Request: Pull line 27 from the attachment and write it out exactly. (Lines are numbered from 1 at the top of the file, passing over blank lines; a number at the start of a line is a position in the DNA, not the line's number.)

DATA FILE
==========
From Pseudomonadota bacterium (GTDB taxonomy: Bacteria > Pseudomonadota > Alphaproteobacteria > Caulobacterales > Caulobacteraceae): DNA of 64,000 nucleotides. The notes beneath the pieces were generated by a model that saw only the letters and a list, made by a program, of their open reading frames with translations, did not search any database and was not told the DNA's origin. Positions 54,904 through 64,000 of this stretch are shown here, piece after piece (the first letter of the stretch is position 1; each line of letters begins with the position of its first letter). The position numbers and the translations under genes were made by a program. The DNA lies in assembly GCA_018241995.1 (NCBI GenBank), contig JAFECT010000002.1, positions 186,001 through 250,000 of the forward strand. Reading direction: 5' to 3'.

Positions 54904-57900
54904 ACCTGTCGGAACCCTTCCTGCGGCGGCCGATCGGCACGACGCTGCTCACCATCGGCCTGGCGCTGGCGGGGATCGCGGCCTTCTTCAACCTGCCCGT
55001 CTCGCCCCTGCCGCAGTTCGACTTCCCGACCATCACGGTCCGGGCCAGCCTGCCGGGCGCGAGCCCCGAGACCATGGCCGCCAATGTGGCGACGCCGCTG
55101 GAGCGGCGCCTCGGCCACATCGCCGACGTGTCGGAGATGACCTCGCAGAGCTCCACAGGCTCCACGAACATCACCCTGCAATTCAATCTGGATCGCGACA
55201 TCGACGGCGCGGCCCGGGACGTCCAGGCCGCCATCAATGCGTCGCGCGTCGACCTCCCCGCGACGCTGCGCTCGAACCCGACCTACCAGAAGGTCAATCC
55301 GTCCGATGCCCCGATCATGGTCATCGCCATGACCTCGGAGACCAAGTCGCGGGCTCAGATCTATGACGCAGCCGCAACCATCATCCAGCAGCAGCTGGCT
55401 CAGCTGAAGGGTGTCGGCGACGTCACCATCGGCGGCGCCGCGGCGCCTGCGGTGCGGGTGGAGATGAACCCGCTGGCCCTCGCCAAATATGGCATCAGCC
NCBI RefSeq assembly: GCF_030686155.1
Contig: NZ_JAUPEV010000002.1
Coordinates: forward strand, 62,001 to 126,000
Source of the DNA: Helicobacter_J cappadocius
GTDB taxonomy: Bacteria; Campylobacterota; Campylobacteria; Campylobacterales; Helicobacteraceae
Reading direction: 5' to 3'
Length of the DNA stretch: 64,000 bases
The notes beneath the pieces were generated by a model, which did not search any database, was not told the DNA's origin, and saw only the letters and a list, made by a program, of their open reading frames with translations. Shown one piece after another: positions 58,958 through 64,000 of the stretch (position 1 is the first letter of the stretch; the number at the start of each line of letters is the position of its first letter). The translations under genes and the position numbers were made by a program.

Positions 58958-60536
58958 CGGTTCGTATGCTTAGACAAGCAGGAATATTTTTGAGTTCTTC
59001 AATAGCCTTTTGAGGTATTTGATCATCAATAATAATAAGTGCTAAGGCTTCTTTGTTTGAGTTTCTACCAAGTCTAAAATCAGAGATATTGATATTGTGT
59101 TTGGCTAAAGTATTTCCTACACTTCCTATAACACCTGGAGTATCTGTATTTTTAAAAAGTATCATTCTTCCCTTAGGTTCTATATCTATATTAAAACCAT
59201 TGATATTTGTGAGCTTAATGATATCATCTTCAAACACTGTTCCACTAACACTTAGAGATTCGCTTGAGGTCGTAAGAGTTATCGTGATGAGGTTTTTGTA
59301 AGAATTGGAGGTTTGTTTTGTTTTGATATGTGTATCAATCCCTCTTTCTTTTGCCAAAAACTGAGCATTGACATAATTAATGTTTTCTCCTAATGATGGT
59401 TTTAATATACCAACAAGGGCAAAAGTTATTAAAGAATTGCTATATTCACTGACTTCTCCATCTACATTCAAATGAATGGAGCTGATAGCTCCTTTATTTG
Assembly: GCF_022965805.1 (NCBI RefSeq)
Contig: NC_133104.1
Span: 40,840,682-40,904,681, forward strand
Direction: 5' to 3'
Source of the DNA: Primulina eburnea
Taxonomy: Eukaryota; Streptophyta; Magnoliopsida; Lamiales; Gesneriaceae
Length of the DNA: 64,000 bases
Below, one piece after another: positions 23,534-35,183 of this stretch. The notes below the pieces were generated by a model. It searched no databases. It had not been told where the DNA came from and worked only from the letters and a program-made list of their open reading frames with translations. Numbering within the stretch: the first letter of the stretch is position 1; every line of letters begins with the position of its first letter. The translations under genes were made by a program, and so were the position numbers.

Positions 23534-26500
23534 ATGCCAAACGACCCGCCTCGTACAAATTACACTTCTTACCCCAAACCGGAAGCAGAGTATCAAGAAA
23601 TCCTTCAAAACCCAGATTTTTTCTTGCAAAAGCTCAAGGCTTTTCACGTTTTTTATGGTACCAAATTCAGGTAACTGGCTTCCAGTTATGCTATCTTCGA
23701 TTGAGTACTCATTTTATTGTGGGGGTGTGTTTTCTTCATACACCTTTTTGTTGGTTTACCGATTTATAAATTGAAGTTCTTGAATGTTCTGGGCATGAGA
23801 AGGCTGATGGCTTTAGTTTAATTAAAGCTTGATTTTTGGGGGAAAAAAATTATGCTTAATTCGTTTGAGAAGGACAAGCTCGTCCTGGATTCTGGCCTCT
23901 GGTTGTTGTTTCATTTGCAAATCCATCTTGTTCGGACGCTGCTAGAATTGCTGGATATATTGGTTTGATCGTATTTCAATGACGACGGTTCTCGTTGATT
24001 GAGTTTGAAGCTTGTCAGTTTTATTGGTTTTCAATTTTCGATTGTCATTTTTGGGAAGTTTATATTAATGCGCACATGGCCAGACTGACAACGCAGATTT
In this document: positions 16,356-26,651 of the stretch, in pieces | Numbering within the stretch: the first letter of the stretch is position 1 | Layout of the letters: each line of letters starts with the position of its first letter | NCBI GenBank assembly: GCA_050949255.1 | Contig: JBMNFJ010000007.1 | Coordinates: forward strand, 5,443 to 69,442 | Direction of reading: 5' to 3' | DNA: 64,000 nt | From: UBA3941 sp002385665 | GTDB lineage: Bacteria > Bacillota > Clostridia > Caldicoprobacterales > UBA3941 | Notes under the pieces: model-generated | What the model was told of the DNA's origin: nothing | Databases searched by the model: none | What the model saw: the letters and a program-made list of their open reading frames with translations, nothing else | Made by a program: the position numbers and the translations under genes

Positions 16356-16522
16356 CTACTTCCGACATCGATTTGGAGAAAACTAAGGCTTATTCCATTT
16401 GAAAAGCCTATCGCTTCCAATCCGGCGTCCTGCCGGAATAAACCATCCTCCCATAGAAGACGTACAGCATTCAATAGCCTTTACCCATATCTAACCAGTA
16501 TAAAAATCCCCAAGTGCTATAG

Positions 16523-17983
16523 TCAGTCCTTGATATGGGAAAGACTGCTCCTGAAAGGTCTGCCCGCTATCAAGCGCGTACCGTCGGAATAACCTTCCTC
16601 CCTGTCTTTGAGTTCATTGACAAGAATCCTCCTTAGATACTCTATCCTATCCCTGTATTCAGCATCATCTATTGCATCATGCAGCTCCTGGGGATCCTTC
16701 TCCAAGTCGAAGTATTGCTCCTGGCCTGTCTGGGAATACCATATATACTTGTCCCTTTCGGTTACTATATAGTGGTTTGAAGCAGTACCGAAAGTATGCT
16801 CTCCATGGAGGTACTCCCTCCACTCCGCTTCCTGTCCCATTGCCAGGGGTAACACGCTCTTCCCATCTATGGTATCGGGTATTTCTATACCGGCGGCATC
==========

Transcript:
Direction: 5' to 3'